Aspose.TeX and Object TeX

Object TeX

Now let’s consider the output format.

The original TeX was capable of outputting files in DVI (DeVice Independent) format only. It happened that the DVI format doesn’t define metrics of a media on which a file is going to be printed — the page size and the position of the upper-left corner of the entire page content. Once we decide to make the TeX engine capable of outputting files, say, in PDF format, we need to define such metrics. Thus, we need to include new primitives into original TeX engine’s set. And this would be an extension of the engine itself.

That’s what Object TeX is. Again, on the one hand, it’s a programming language with VirTeX’s set of primitives, expanded with new primitives imposed by new output requirements. On the other hand, it’s an extended TeX engine that understands new primitives as well. And, on the third hand, Object TeX is a new typesetting system in whole.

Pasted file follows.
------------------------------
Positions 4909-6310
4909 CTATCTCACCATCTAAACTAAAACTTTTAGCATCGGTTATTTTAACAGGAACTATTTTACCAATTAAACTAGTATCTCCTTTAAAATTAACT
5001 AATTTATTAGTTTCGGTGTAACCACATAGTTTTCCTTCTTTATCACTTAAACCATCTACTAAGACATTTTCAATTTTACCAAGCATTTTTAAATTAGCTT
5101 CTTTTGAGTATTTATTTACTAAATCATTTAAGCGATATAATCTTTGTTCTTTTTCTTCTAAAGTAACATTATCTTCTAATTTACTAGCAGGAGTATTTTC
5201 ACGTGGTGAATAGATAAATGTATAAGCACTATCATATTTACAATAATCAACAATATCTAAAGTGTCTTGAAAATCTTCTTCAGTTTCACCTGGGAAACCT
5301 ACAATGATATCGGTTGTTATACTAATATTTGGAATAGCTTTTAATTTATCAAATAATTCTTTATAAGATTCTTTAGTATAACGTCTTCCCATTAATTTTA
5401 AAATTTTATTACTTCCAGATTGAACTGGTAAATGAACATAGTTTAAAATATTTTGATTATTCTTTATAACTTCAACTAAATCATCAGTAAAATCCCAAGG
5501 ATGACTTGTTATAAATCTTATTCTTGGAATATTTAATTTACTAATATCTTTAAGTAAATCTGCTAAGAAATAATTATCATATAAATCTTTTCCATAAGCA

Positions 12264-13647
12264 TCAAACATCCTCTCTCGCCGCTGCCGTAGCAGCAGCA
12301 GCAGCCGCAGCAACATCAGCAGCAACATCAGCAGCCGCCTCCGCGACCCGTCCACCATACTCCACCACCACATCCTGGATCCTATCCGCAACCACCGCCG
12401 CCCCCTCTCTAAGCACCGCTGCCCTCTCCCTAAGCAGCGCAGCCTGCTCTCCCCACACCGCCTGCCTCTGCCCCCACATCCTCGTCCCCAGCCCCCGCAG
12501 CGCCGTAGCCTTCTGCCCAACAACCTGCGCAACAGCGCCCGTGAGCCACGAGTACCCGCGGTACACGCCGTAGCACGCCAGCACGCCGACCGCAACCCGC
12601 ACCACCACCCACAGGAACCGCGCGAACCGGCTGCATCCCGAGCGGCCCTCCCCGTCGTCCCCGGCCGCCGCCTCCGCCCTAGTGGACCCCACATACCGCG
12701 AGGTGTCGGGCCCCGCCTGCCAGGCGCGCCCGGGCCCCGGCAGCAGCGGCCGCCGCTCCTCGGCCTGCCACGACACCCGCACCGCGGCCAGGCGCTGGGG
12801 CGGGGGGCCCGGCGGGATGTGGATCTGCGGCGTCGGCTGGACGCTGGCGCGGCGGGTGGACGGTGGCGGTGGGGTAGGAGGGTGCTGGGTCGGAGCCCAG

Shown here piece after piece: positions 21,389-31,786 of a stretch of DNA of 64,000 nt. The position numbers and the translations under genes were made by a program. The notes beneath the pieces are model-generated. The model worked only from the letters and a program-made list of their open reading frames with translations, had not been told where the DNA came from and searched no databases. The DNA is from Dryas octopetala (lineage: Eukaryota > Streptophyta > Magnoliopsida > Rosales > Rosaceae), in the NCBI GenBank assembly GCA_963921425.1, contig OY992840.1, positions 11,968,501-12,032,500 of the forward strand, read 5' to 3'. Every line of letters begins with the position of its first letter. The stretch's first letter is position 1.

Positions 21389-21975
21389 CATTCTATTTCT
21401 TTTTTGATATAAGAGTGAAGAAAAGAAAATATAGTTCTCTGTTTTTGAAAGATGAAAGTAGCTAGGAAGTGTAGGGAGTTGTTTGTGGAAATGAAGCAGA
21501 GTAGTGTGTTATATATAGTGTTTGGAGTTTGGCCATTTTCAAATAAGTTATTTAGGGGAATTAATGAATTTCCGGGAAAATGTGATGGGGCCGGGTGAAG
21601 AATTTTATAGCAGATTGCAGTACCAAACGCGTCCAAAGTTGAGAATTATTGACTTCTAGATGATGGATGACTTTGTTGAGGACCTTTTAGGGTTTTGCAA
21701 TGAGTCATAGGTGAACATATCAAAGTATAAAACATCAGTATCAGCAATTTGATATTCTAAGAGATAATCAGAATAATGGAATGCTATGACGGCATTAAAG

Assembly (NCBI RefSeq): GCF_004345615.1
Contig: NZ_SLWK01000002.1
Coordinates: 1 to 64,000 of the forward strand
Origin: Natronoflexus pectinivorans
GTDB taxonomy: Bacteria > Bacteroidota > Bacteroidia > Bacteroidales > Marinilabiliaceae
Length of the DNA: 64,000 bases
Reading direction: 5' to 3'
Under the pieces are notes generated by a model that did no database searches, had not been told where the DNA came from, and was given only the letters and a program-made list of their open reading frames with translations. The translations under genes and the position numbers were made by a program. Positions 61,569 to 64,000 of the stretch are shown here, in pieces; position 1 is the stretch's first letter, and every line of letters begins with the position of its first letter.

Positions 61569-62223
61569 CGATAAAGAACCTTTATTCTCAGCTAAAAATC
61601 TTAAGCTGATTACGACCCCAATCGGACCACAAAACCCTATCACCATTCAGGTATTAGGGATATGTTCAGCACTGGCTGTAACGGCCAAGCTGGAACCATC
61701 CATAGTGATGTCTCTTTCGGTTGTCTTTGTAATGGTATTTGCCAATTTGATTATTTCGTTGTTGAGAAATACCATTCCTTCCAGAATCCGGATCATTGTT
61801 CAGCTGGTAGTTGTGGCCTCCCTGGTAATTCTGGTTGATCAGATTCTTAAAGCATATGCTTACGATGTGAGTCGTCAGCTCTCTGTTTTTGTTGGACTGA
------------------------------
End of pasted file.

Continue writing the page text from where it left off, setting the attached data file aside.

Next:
There’s the fourth hand. The Object TeX format is also a format based on Plain TeX that contains definitions that involve new primitives, e.g., assign default values to media metrics.

Aspose.TeX

And Aspose.TeX is just an API to the Object TeX system.

Why the new TeX is Object?

So why did we use “Object” in the name of the system? The reason is that the actual output of the Object TeX engine is not a file in the output format, but some intermediate object model, which is then transformed into a target format.